Previous studies have aimed at identifying allelic variants in candidate genes that could affect wood phenotypes through quantitative trait locus (QTL) analysis (Novaes et al., 2009; Thumma et al., 2010), or have employed association mapping to ‘unstructured’ populations to identify significant trait associations with small numbers of candidate genes (Thumma et al., 2009; Wegrzyn et al., 2010; Guerra et al., 2013). Unlike QTL studies, association genetics identifies genetic polymorphisms with higher resolution (as a result of rapid decline of linkage disequilibrium; Rafalski, 2010), which can be exploited for preselection of individuals for tree improvement. Generally, individual single nucleotide polymorphisms (SNPs) typically explain only a small portion of the phenotypic variance (≤ 5%). This has been attributed to the ‘complexity’ of the traits (Wegrzyn et al., 2010), or to the application of single locus approaches to the multidimensionality of traits (Kremer, 2011). Genome-wide association (GWA) mapping, which has not yet been applied to trees, is also feasible where rich genomic resources enable high-density SNP genotyping (Brachi et al., 2011).

In addition to their economic importance for both traditional and bioenergy applications (Carroll & Somerville, 2009; Sannigrahi et al., 2010; Stanton et al., 2010), trees of the genus Populus play important ecological roles in natural ecosystems (Eckenwalder, 1996; Cronk, 2005). Extensive genetic and genomic resources exist for black cottonwood (Populus trichocarpa), including a whole-genome reference (Nisqually-1; Tuskan et al., 2006), comprehensive expressed sequence tag (EST) resources, full-length cDNA and SNP databases (Tuskan et al., 2006; Ralph et al., 2008; Geraldes et al., 2011; Slavov et al., 2012), and range-wide collections of wild accessions (Xie et al., 2009; Slavov et al., 2012). Several previous population genomics studies demonstrated that Populus has excellent characteristics for association analysis. Populus spp. have highly variable linkage disequilibrium (LD) across the genome, relatively weak neutral population structure, extensive geographically structured phenotypic and adaptive genetic variation, and moderate neutral genetic variation (Ingvarsson, 2005; Olson et al., 2010; Keller et al., 2012; Slavov et al., 2012).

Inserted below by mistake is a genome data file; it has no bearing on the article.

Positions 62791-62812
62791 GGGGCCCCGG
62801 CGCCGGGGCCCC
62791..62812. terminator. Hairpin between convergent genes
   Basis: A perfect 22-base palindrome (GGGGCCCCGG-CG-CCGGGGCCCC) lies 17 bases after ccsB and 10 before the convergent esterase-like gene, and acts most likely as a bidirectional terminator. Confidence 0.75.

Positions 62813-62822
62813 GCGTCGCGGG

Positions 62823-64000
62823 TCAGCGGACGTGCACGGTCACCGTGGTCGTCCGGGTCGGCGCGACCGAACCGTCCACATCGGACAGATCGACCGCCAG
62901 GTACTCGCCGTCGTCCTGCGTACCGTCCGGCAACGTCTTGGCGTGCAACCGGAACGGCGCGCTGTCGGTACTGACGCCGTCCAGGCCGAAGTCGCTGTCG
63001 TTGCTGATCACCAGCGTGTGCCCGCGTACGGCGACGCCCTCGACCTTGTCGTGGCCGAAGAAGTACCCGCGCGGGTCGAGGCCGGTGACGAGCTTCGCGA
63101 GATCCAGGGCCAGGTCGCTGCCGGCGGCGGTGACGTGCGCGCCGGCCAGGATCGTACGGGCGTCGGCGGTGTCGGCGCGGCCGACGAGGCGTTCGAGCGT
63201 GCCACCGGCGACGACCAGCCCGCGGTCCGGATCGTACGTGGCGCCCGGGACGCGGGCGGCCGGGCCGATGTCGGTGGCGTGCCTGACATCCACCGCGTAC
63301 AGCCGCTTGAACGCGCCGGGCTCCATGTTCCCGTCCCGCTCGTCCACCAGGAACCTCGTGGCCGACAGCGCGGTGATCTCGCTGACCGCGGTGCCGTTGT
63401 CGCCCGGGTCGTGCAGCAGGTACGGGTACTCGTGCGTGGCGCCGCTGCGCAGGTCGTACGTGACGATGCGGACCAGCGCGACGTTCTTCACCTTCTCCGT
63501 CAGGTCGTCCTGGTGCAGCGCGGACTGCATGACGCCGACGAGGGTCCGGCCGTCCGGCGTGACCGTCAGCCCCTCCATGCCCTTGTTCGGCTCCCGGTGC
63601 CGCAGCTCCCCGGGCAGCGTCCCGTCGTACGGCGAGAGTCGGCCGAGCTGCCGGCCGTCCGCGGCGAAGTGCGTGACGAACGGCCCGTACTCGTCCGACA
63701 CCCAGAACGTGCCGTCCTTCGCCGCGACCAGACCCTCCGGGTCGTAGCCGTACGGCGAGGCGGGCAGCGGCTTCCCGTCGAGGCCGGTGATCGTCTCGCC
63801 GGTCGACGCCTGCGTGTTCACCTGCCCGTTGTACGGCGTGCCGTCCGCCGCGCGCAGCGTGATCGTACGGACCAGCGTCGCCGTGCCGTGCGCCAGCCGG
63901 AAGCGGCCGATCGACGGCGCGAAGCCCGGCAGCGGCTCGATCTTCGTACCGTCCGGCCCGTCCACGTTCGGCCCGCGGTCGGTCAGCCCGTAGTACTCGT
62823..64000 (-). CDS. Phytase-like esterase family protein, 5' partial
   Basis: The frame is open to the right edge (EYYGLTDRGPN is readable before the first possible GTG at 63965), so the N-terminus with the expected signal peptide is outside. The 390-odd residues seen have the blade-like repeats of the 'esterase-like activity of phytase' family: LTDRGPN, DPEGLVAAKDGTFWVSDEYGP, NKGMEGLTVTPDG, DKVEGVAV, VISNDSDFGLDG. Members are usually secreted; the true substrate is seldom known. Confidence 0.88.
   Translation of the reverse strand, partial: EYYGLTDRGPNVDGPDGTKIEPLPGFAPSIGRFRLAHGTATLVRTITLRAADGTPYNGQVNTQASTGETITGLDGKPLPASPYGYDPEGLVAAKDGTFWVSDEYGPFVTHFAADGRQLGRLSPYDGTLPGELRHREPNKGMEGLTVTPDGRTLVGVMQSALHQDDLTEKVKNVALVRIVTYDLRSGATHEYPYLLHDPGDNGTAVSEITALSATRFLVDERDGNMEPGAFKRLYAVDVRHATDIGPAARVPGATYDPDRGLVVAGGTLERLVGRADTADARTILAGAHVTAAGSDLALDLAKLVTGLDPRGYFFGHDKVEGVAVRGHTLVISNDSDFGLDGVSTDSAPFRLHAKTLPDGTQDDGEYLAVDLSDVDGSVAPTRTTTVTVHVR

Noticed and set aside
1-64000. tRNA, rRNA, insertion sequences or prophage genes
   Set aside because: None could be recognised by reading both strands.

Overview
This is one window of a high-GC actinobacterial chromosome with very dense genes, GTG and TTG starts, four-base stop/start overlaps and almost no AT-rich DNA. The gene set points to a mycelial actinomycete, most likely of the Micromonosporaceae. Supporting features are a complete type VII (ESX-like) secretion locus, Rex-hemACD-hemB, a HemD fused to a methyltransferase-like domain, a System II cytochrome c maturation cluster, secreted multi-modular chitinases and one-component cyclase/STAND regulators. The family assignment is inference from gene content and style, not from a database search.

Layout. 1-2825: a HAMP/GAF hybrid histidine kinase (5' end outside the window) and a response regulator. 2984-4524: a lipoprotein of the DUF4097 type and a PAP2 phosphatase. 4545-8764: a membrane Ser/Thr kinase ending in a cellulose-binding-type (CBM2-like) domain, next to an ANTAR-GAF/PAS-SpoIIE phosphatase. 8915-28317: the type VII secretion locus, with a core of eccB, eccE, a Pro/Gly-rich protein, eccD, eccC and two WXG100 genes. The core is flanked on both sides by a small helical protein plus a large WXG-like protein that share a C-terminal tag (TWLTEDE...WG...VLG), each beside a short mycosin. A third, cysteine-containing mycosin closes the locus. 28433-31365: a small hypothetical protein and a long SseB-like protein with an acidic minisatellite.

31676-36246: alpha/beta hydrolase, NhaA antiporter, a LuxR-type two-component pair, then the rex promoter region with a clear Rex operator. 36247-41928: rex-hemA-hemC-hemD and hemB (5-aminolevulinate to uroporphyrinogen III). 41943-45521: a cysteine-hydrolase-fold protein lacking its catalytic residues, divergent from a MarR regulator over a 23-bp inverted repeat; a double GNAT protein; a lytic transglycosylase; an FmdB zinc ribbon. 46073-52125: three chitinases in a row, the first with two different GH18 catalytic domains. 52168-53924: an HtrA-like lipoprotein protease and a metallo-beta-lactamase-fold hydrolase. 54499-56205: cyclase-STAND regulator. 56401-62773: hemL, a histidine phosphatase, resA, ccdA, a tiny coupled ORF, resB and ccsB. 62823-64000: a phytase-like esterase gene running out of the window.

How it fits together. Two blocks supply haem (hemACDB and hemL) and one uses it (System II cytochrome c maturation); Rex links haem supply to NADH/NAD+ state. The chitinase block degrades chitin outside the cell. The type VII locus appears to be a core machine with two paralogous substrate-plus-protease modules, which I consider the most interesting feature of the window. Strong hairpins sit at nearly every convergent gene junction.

Although variations in traits such as wood composition (Ingvarsson et al., 2008; Sannigrahi et al., 2010; Wegrzyn et al., 2010) are well established in wild Populus populations, there are few association mapping studies for these traits, and those that do exist are based on genetic variants at a small number of genes (e.g. Ingvarsson et al., 2008; Wegrzyn et al., 2010). We have found that unrelated individuals in a range-wide collection of P. trichocarpa grown in a common garden display high degrees of heritable phenotypic variability in wood chemistry and ultrastructure traits (Porth et al., 2013), despite relatively low population genetic structure in this species (Wegrzyn et al., 2010; Slavov et al., 2012; Geraldes et al., 2013). Thus, in this study, we used a 34K SNP genotyping array (Geraldes et al., 2013) and association mapping to identify P. trichocarpa allelic variants that underlie variation in key wood chemistry and ultrastructure traits important for bioenergy and traditional uses. Using this array, we identified 141 significant SNPs associated with cell wall traits.